Red-wing blackbirds in legions rarely seen, except at dusk, are now making their mating announcement in mid-day sun. Their beautiful cacophony can be heard throughout the valley wetland trails of south suburban Denver. The Los Angeles skyline has been the subject of photographs, like those I took from rugged Damon Runyon Park when visiting a year ago. Unlike mine, these now show the lowest level of smog encircling the city since the 1980’s.
Chicago’s Loop has been featured in numerous flyovers from drone cameras: a lonely Michigan Avenue; tourist watercraft docked on the the Chicago river and its tributaries. The river’s surroundings, I imagine from these scenes, are free of the air horns which once cheered arrivals in the channels.
The contrast of a welcome fullness of birdsong and bustle on the trails is pitted against the apperance of suddenly unhurried urban centers seemingly hungry for their former hustle. These are the landscapes we surveyed throughout April. Without judgement of whether we should or shouldn’t be present in these regions now, and unfussed by our perception that these places are either satiated or starved, nature does what it will when humans are largely absent. Wildlife in the inter-regions flourishes when our predatious presence retreats.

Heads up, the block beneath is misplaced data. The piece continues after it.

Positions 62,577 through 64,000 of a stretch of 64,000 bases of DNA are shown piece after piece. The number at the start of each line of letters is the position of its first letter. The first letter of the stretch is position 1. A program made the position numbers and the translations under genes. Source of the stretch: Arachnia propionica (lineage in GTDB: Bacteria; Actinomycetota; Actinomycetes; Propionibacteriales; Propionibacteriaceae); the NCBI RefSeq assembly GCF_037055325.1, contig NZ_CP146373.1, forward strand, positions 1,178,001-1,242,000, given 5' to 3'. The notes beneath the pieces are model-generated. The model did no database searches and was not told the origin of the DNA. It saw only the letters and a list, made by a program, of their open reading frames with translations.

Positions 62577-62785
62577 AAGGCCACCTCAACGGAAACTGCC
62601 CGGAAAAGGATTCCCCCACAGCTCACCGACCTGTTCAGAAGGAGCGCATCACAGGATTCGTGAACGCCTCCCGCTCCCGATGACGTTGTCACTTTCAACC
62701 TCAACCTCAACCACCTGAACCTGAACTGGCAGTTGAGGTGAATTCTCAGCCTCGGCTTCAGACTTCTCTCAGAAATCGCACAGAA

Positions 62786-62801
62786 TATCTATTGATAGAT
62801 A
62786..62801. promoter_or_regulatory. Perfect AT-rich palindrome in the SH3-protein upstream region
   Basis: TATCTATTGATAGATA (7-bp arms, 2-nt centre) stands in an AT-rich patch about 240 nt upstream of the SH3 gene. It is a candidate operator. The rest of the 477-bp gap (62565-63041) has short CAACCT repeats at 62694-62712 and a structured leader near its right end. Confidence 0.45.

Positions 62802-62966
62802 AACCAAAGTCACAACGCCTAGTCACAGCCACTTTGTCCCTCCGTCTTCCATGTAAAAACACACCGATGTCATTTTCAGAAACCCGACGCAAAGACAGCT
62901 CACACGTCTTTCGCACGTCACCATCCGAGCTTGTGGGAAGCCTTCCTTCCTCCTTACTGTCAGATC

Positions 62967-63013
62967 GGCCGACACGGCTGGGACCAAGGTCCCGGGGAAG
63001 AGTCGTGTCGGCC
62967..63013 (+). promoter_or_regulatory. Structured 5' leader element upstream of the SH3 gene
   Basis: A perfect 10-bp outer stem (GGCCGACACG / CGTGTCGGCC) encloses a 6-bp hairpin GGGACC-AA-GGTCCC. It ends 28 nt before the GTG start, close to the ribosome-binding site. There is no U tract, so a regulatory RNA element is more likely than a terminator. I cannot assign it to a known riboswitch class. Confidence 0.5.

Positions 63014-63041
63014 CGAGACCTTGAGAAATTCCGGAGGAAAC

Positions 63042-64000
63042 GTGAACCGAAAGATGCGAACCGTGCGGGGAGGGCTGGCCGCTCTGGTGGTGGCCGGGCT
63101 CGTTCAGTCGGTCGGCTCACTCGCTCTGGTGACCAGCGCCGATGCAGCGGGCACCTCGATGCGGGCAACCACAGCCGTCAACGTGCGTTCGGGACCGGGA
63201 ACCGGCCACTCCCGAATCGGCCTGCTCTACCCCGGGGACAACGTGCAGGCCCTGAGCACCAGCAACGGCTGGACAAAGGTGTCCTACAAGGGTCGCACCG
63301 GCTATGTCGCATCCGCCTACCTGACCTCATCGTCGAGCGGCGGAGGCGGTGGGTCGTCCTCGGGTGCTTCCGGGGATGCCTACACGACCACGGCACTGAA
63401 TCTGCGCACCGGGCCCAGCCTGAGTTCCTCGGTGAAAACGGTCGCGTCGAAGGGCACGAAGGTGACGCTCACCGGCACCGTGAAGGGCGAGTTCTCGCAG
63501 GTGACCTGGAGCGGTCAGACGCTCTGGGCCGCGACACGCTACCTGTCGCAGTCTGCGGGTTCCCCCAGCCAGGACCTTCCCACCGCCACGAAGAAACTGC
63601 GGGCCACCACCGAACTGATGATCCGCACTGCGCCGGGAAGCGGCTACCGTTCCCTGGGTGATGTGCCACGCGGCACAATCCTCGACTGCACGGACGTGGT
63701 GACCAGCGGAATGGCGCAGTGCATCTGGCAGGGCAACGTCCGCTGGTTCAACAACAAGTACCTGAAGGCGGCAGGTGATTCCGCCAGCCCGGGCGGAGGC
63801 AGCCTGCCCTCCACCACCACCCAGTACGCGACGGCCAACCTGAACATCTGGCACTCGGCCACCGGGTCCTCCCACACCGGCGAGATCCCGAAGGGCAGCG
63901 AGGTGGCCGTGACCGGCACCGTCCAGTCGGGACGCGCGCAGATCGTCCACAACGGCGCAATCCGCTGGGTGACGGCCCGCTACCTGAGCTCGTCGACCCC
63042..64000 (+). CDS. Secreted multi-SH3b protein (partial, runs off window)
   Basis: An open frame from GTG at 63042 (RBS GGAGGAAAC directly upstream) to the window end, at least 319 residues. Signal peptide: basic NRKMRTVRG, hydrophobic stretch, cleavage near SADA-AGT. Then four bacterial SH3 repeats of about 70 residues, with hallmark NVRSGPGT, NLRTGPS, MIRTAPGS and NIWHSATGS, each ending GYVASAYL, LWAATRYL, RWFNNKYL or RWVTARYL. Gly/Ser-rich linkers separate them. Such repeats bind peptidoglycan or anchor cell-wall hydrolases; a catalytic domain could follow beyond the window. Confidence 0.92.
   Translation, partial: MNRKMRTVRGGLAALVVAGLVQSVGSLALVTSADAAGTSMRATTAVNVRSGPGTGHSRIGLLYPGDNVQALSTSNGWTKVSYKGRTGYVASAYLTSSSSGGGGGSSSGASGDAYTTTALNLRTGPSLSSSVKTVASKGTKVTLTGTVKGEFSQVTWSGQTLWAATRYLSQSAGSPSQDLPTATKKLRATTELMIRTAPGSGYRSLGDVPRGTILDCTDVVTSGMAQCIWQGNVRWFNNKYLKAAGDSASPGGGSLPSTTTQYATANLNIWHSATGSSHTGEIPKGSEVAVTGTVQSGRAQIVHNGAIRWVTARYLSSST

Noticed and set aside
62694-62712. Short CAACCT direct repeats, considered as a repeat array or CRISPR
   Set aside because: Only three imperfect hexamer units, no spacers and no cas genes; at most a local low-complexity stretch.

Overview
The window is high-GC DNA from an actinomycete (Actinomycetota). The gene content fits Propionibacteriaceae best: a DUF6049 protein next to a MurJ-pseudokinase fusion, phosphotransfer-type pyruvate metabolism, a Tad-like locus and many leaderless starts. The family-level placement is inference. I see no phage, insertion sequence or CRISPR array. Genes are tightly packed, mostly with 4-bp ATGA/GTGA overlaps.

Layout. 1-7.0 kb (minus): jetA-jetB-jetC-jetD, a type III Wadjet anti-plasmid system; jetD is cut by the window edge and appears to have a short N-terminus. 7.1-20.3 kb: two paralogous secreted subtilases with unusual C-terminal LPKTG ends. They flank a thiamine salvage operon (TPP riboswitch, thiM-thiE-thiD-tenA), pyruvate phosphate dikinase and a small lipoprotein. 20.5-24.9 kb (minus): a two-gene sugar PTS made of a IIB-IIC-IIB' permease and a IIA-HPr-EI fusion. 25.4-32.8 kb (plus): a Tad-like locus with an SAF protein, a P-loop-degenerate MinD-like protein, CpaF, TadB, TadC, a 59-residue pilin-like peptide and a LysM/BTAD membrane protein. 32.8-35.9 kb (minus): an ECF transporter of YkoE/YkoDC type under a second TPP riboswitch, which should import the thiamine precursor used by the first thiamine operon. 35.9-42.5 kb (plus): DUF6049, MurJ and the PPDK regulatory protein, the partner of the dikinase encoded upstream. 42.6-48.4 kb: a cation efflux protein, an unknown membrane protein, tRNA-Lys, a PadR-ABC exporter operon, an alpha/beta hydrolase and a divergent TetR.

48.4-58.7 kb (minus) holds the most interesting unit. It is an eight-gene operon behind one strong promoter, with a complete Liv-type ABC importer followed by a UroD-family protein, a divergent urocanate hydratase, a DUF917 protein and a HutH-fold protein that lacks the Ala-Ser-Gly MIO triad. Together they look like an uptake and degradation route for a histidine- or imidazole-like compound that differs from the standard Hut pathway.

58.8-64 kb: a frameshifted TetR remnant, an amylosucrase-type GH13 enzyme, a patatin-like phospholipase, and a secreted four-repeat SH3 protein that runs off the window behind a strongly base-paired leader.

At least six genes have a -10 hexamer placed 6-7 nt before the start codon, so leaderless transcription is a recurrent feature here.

I have recently submitted poems on these themes and experiences to an online journal, TEJASCOVIDO, edited by Dr. Laurence Musgrove, a poet who also currently teaches at Angelo State University in San Angelo, Texas. The journal shares “with readers how COVID-19 is affecting health, mental well-being, income, family, friendships, work, the moral imagination, as well as local, regional, national, and international relationships.”
Here are two of my poems recently published to the journal, adjacent to this post’s theme: Isolation, Things Strange & Unforeseen.
Three Signs of Memory Loss or the Great Sickness
Shizukana utsukushi-sa (Quiet Beauty)
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